Overwhelmed by our gadgets—smart phones, iPods, iPads—many might conclude that we are defined by them, but not Justin Marks, author of the poetry collection You’re Going to Miss Me When You’re Bored, released last month by the local publishing imprint Barrelhouse Books. True, Marks’ many technological toys loom large in his personal landscape, but in a way that underlines the emptiness of our consumer culture, and more importantly, its inability to completely define our human relationships—its blessed failure in this regard— which elude the corporate illusion of a world of voracious consumers, because they are not based on materialistic bedazzlement, but on love. And this appears to be Marks’ paramount theme—love, not glamorous love, not the love of Hollywood romance, but the love of husband and wife, parent and child, extending through years, through lifetimes, so that the poet can remark, “Raising children is boring/Sublimely so.”

But not all in this poet’s world is joyously humdrum. “Lately I have this suspicion/everything sucks,” he writes, and that suspicion wafts through many poems. “So long economy/Hello poverty.” “A Bit of Dreaming” begins with snatches of dreams, then rolls into a melancholy, free-associative meditation, “With every word I say/to my kids I wonder how/I’m fucking them up.” This parental gloom is paired with the rather desolate news from his mother that the town he grew up in is shutting down: “the drugstore gone, the post office/the schools I attended.” America is in economic ruins, whole swaths of the country bankrupt and deserted, industrial town after industrial town. Meanwhile his childhood and his children’s childhood, evoked together, suggest the continuous loss that is the nature of time itself.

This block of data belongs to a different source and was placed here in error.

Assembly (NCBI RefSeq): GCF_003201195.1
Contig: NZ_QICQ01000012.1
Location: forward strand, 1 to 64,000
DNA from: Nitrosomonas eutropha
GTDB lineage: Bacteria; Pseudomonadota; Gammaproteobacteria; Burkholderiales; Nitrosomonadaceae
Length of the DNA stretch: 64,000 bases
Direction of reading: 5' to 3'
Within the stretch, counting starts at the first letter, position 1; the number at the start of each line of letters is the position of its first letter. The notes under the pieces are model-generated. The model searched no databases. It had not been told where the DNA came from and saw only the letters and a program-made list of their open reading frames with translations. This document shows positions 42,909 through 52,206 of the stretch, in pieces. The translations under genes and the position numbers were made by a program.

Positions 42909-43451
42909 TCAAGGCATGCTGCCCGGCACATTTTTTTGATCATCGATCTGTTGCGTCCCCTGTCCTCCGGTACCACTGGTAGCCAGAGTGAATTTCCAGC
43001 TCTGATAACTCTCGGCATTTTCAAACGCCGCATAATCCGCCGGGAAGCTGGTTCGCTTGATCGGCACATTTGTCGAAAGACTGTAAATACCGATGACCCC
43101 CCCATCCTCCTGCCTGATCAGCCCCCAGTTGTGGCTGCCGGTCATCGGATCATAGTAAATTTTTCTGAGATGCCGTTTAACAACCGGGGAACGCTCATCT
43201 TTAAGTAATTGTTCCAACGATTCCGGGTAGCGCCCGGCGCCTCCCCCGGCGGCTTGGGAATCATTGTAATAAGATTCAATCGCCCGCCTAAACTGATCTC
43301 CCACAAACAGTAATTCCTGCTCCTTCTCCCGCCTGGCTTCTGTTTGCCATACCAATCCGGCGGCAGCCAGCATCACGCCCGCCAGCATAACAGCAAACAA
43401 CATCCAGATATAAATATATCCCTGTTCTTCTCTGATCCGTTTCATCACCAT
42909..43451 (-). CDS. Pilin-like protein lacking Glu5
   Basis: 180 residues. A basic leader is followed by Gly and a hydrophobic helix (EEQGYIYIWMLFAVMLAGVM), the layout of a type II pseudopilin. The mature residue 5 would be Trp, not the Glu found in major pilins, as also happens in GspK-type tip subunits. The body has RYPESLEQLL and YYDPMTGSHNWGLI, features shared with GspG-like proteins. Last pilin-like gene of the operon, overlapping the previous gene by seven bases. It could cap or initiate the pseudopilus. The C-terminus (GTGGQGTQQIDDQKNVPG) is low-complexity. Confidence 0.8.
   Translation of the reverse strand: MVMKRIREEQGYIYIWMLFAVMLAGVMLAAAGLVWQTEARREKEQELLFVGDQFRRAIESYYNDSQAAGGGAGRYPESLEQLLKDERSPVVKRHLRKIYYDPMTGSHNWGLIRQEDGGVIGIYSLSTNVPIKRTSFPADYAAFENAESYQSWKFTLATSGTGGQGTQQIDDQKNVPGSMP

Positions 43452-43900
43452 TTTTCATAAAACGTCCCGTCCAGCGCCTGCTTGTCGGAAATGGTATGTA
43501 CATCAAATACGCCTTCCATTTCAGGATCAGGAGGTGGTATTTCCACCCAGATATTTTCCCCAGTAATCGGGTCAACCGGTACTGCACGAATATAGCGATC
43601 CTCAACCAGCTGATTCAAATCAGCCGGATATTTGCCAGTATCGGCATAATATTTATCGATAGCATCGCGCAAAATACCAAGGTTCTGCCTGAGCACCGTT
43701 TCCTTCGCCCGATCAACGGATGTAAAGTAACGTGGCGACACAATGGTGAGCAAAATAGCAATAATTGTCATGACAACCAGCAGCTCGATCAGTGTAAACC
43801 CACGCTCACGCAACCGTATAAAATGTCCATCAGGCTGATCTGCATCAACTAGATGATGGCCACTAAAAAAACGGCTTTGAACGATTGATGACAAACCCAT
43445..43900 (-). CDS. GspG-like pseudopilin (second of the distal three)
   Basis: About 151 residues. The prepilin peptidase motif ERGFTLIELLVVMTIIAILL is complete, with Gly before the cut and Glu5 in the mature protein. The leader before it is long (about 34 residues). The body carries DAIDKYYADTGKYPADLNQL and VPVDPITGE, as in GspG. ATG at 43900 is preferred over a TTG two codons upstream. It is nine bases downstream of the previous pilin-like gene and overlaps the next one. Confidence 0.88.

The first poetic cycle, “Voir Dire,” narrates a frame of mind, that of a 30-year-old, slightly downcast, drifty fellow living in New York City. In “On Happier Lawns,” the speaker’s personality slowly discloses itself—a 32-year-old male poet who takes Xanax, drinks wine, spends much time on the computer, while “Pink Clouds of the Apocalypse” packs zingers like “Your boyfriend wants to punch me in the face/for the sex I had with you/in a dream.” Yet all are somehow of a piece, indicating that the only way to live with mortality lies in our human connections, in humdrum, continuous love.

“If I had my life to live over/I wouldn’t,” one poem announces, and this is no mere passing, existential discontent, but something more pervasive, despite catchy poem titles like “Press Enter to Exit.” For right under such titles loom lines like, “A crop duster swoops down/tips its wings side to side/as if to say, hi/One day/we will all be dead.” The consciousness of the past, the universality of loss, and the unavoidable truth that we will all die weave their somber tints through these lines, tints that mock the happyland, the hypnotic realm of illusion into which we sink with our smartphones and laptops. The only real refuge, these poems seem to say, is love, sublimely boring love.